Miliband calls arrest of some 9 embassy employees unacceptable kind of "harassment and intimidation."
By AP, HILARY LEILA KRIEGER, SABINA AMIDI
British Foreign Secretary David Miliband on Sunday demanded the release of Iranian British Embassy employees detained by Iranian authorities in Teheran, warning Iran that "continued harassment will be met by a strong and united EU response."
Miliband said "about nine" employees were detained Saturday and that four had been released.
The British minister described the step as "harassment and intimidation of a kind that is quite unacceptable," and flatly rejected Iranian claims that the embassy employees were involved in anti-government protests in the country.
In London, a Foreign Office spokeswoman, speaking on customary condition of anonymity, said any further harassment of British Embassy employees would be met with "a strong and united EU response." She declined to comment on whether Britain was considering recalling its ambassador in protest or for consultations.
Italian Foreign Minister Franco Frattini said EU ministers - who met separately after the OSCE talks on Sunday afternoon - expressed support for Britain over the detained embassy officials.
"We have an agreement which reaffirms solidarity among member states particularly to the British authorities about the arrests," Frattini said.
He added that EU nations had also agreed to discuss a common visa policy for Iranians seeking to flee violence at home. Italy already has granted a number of visas to protesters in Iran who want to escape the crackdown.
Earlier Sunday, Iranian media reported that authorities had detained eight local employees of the British Embassy in Teheran for what was described as their alleged role in post-election protests.
Iran has accused the West of stoking unrest following a bitterly disputed June 12 presidential election, singling out Britain and the US for alleged meddling. Last week, Iran expelled two British diplomats, prompting the expulsion of two Iranian diplomats from Britain.
The semi-official Iranian Fars news agency reported Sunday that eight local employees of the British Embassy in Teheran were detained. The eight were suspected of having played a "significant role" in the recent unrest, Fars said in a report also cited by Iran's English-language, state-run Press TV.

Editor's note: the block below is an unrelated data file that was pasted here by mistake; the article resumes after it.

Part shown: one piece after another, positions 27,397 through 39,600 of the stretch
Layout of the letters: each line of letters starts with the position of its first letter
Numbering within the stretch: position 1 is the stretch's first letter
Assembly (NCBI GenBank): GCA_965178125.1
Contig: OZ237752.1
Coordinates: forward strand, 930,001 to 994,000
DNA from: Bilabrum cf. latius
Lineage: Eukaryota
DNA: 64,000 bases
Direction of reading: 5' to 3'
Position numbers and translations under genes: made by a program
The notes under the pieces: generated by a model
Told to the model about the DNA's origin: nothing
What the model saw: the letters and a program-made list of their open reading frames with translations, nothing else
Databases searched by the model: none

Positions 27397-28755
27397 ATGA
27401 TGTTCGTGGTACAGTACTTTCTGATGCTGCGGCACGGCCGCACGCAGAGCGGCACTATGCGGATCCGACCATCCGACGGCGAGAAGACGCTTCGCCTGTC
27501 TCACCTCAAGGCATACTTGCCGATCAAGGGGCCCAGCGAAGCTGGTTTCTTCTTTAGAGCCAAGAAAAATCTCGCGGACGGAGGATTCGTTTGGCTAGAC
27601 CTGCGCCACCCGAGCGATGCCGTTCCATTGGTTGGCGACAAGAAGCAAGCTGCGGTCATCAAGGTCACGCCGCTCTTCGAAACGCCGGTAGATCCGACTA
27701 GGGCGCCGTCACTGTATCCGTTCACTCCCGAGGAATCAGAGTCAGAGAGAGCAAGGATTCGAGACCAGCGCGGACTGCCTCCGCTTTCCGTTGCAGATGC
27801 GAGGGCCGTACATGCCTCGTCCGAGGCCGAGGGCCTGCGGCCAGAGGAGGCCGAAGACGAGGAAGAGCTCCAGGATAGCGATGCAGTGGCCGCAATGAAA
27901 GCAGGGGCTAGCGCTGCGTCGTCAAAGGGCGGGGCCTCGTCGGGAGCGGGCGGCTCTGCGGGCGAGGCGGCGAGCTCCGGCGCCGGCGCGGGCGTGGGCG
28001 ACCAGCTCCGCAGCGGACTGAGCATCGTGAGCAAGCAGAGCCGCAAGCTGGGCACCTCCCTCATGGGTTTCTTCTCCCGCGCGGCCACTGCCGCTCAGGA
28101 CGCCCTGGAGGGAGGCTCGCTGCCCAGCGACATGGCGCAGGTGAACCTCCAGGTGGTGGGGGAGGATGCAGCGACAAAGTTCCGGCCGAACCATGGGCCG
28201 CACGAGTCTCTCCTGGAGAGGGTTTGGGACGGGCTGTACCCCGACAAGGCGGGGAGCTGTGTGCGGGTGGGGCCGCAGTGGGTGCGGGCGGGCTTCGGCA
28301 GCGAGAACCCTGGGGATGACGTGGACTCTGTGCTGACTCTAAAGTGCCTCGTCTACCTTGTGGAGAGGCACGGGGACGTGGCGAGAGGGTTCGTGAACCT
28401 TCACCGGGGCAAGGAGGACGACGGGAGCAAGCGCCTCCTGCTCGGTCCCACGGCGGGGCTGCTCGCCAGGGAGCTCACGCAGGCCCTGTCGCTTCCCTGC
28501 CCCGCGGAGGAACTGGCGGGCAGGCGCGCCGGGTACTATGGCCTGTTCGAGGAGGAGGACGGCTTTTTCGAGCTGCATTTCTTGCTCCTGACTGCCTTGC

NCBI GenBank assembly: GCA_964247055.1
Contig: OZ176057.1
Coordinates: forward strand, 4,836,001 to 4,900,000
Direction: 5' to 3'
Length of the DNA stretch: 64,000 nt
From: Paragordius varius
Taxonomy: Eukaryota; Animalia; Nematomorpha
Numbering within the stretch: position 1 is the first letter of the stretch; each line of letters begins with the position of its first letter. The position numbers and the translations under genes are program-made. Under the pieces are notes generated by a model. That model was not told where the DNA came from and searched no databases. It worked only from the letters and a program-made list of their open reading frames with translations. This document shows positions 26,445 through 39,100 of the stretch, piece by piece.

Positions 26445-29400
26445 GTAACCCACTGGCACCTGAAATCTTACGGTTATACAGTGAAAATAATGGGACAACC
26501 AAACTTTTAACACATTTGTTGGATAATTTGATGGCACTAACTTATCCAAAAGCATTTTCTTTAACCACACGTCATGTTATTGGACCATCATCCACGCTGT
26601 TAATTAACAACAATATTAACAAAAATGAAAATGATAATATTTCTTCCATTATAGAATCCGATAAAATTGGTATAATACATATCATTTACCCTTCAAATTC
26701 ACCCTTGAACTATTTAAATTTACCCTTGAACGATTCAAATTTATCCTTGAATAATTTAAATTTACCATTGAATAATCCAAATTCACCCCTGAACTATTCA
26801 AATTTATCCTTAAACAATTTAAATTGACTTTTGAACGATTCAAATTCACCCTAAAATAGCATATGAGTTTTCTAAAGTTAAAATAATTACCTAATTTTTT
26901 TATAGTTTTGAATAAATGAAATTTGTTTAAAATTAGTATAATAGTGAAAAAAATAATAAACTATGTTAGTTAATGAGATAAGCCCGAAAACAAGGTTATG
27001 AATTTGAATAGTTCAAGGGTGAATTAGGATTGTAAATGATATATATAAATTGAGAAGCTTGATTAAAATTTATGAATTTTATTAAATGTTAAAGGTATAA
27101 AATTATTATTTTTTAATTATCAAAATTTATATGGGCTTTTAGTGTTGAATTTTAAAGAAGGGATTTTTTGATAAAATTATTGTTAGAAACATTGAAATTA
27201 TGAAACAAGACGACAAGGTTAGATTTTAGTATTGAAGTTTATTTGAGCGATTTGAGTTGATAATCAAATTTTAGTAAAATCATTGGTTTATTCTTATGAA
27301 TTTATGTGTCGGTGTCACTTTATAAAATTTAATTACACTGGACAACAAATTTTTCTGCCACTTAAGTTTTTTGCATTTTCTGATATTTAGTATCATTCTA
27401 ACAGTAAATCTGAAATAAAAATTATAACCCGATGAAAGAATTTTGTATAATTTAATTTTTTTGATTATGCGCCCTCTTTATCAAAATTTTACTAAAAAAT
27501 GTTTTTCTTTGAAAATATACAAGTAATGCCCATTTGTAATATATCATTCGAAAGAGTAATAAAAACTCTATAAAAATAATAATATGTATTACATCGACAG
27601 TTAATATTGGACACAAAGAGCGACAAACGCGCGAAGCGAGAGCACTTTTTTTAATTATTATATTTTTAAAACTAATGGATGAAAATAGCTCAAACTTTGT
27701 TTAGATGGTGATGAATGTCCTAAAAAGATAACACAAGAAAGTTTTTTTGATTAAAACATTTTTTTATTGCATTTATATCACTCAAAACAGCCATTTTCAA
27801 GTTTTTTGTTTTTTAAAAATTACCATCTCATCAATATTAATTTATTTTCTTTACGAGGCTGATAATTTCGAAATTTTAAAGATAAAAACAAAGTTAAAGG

The arrests announced Sunday come after a senior Iranian cleric, Ahmed Khatami, lashed out on Friday at Britain in a nationally televised sermon.
"In this unrest, Britons have behaved very mischievously and it is fair to add the slogan of 'down with England' to the slogan of 'down with USA,'" he said.
Contrastingly, the EU remained eager to restart talks with Iran on the country's nuclear program despite its crackdown on protesters following the presidential elections, the bloc's foreign policy chief said Sunday.
Javier Solana said the EU did not want to interfere in Iran's internal affairs, but would continue its criticism of the conduct of the security forces and the arrests of demonstrators.
Still, the EU also wants to leave the door open for the resumption of the dialogue with Teheran on its nuclear program, he said.
Iran's rulers have unleashed club-wielding militiamen to crush street protests and have arrested hundreds of journalists, students and activists. A special court is to try protesters, and Khatami demanded harsh sentences, including the death penalty, for those found guilty.
Despite the clampdown, Iranian opposition leader Mir Hossein Mousavi signaled he is not dropping his political challenge. In a new statement, he insisted on a repeat of the election and rejected a partial recount being proposed by the government. Still, Mousavi's challenge seemed largely aimed at maintaining some role as an opposition figure.
The latest statement by Mousavi, who is increasingly isolated in the past week, appeared Sunday on Ghalamnews, a Web site run by supporters. Mousavi-related Web sites have frequently been blocked by the government, and one was shut down by hackers last week.
Iran's top electoral body, the 12-member Guardian Council, has proposed recounting 10 percent of the votes. On Friday, the council offered to bring in six more political figures to oversee a partial recount, presumably to give the effort greater legitimacy in the eyes of the challengers.
However, Mousavi reiterated his demand for nullification as "the most suitable solution to restore public confidence." He called for independent arbiters to settle the dispute.
Another defeated candidate, Mahdi Karroubi, also expressed doubt that a fair review is possible.
"How is it possible to answer controversies through counting some ballots?" he wrote in a letter to the Guardian Council, published Sunday in his newspaper, Etemad-e-Melli.
A third candidate, Mohsen Rezaei, said he would only send a representative to the council, for observation of a re-count, if the other two candidates did the same.
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